Textilfabrik Cromford


Textilfabrik Cromford, or the Cromford textile factory, in Ratingen is considered the first factory on the European continent. As a cotton spinning mill, it was already connected to global supply chains by the end of the 18th century. The mass production of cotton clothing that mechanization had made possible was perceived by contemporaries as progress. The new permanent exhibition in the spinning mill, on the other hand, focuses on the consequences of the (colonial) exploitation of nature and man.

Simone Glück


Futur II | 26.03.2022

For Textilfabrik Cromford’s newly designed permanent exhibition designer Simone Glück will create an artistic-media application with an interactive interface in collaboration with author Svenja Jessen. The central theme is cotton as a raw material. Cotton came to Ratingen under the auspices of colonial trade relations. From an interdisciplinary perspective, the installation conveys historical and contemporary contexts surrounding the environmental and social impacts of the cotton, textile, and fashion industries.

The museum thus reflects the global integration of the textile factory into the international cotton trade from an interdisciplinary perspective. Simone Glück’s interface design reveals the network-like connections between the multi-layered facets of the subject. Short, anecdotal texts by Svenja Jessen provide information on the colonial background of cotton cultivation as well as on the traces of colonial history that are still visible today in unfair supply chains, exploitation, and environmental pollution in the so-called “low-wage countries”.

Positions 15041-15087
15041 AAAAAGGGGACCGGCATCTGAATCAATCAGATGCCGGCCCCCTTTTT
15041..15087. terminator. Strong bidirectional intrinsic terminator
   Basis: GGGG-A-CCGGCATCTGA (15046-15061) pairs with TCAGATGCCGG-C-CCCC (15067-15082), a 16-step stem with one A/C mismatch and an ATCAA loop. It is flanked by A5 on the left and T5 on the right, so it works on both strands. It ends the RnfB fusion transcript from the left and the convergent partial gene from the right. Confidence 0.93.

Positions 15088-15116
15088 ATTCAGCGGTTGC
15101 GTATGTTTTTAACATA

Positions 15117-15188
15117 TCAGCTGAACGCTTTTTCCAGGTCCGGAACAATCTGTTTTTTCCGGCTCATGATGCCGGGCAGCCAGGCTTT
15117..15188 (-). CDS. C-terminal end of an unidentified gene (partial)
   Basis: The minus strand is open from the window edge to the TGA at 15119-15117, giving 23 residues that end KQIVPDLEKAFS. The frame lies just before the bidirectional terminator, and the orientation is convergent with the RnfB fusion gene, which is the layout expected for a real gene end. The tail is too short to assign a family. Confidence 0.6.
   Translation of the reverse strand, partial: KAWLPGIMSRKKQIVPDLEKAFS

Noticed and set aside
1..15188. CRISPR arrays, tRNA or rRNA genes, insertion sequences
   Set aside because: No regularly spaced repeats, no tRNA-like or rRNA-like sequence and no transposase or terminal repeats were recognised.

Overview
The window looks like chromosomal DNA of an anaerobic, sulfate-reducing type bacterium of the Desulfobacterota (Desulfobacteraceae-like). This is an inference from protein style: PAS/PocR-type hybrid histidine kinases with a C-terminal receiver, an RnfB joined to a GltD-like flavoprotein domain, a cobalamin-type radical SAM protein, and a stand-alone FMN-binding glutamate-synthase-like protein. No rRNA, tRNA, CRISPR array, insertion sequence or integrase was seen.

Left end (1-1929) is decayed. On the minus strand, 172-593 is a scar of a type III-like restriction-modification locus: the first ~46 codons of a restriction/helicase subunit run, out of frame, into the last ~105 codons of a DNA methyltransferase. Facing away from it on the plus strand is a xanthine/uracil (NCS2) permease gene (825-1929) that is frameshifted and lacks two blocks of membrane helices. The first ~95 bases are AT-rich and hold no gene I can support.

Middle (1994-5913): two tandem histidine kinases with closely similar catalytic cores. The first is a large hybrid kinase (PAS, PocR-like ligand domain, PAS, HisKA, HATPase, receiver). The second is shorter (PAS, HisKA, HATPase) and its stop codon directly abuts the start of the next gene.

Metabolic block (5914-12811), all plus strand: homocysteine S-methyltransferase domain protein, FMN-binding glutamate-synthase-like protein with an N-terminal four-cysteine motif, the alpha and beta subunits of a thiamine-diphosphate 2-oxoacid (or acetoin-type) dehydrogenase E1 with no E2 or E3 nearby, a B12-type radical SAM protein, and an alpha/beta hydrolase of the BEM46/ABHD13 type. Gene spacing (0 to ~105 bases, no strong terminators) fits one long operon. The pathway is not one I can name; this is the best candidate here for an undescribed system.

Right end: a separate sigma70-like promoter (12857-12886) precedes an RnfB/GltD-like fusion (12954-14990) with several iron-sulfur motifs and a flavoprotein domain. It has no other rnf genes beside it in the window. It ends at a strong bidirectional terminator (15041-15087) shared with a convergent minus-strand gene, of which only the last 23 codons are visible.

Parisa Karimi


Futur III | 26.03.2022 - 02.04.2022

Parisa Karimi is designing an immersive projection mapping for the façade of the Textilfabrik Cromford mansion. In this work, the media artist and director critically examines the concept of progress in industrial modernity and traces the consequences of the constant striving for growth. The site-specific work interweaves archival footage, set pieces of retold history, fictional elements, and animation to create a multi-perspective narrative of image and sound.

From a postcolonial perspective, Parisa Karimi refers to the history of the site and to today’s cotton and textile industries. In addition, she invites residents of Ratingen to develop speculative narratives together. Her projection interweaves different narrative threads that audiovisually transform the space: In it, the hearing and visibility of marginalized voices and their stories are just as important as those of international activists who question the interpretive power and prosperity of the global North.


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